Revolutionary drug delivery
No more needles? Advances in nanotechnology could transform how we take our medicine.
No more needles? Advances in nanotechnology could transform how we take our medicine.By Staff Communications & Public Affairs
Marianna Foldvari is a translational science and commercialization powerhouse, with 16 patents and three spinoffs companies under her belt.
She’s also a professor at Waterloo’s School of Pharmacy and holder of a Canada Research Chair in Bionanotechnology and Nanomedicine.
As part of her research, Foldvari is developing non-invasive methods of drug and gene delivery, replacing needles with creams, sprays, drops, and patches.
These technologies will revolutionize how certain drugs can be administered to the body and provide treatment benefits not achievable before, such as the development of a self-administered topical cream for the prevention of cervical cancer caused by the human papillomavirus (HPV).
Foldvari sees great advantages to researchers in Waterloo’s intellectual property policy, Policy 73. The policy entrenches the right of creators to their invention and their freedom to do what they want with it.
In Canada, about a third of universities have a similar policy, but Waterloo is the only one that doesn't require revenue sharing. In the United States, it's unheard of — the Bayh-Dole Act mandates that universities retain ownership rights to patents resulting from federally funded research.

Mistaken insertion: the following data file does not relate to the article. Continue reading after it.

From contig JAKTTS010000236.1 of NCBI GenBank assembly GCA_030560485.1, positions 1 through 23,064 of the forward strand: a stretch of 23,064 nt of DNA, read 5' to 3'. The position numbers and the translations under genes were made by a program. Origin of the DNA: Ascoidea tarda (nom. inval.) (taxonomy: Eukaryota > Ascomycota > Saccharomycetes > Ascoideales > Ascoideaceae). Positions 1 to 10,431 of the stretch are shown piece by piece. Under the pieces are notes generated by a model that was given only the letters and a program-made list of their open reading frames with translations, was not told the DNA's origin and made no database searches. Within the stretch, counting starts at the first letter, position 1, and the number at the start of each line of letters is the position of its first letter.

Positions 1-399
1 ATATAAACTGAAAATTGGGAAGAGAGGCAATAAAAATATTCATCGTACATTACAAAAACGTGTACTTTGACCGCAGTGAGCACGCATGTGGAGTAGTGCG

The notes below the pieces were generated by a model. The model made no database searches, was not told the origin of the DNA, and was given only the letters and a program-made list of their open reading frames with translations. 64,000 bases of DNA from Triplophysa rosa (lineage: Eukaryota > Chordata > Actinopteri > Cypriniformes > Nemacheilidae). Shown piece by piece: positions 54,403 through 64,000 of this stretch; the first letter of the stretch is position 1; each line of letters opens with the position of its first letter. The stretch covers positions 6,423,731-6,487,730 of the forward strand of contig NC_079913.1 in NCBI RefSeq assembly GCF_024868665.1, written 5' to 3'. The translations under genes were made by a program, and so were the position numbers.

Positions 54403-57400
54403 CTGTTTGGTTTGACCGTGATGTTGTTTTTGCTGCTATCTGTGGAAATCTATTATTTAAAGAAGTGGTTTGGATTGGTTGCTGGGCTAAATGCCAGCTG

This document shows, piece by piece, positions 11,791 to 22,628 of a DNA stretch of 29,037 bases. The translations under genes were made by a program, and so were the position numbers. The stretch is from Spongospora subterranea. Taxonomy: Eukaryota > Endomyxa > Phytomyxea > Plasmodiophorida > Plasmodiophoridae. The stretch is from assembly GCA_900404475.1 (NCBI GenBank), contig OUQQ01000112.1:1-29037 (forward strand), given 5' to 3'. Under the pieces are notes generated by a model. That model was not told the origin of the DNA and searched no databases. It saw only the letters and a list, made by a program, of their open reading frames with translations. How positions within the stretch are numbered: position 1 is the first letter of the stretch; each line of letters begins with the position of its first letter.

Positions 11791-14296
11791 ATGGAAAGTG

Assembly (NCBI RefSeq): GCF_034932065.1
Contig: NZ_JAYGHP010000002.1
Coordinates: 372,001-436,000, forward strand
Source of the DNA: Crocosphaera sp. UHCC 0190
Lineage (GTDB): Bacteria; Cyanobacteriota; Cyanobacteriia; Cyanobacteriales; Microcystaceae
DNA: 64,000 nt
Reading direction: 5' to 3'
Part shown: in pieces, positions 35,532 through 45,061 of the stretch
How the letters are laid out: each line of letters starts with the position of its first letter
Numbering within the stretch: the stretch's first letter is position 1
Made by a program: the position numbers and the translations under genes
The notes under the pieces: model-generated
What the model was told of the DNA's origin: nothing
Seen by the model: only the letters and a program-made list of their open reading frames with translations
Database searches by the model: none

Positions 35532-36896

At institutions with university IP ownership policies, researchers who want to develop a product based on their own invention "may get very frustrated," Foldvari says. "They experience limitations to proceed on their own, yet the university doesn't have the resources to find partners or for active marketing of the technologies."
Foldvari views commercialization as a duty, not a privilege. "I had very good mentors — I learned early on that you must publish papers, but that's not where you should stop. You have to put your research findings in practice so that you may offer better treatment options for patients.”
"I came here because I saw the university as a visionary in developing nanotechnology. It feels like Waterloo is going off to the forefront of the world to make a difference."
The University of Waterloo acknowledges that much of our work takes place on the traditional territory of the Neutral, Anishinaabeg and Haudenosaunee peoples. Our main campus is situated on the Haldimand Tract, the land granted to the Six Nations that includes six miles on each side of the Grand River. Our active work toward reconciliation takes place across our campuses through research, learning, teaching, and community building, and is co-ordinated within the Office of Indigenous Relations.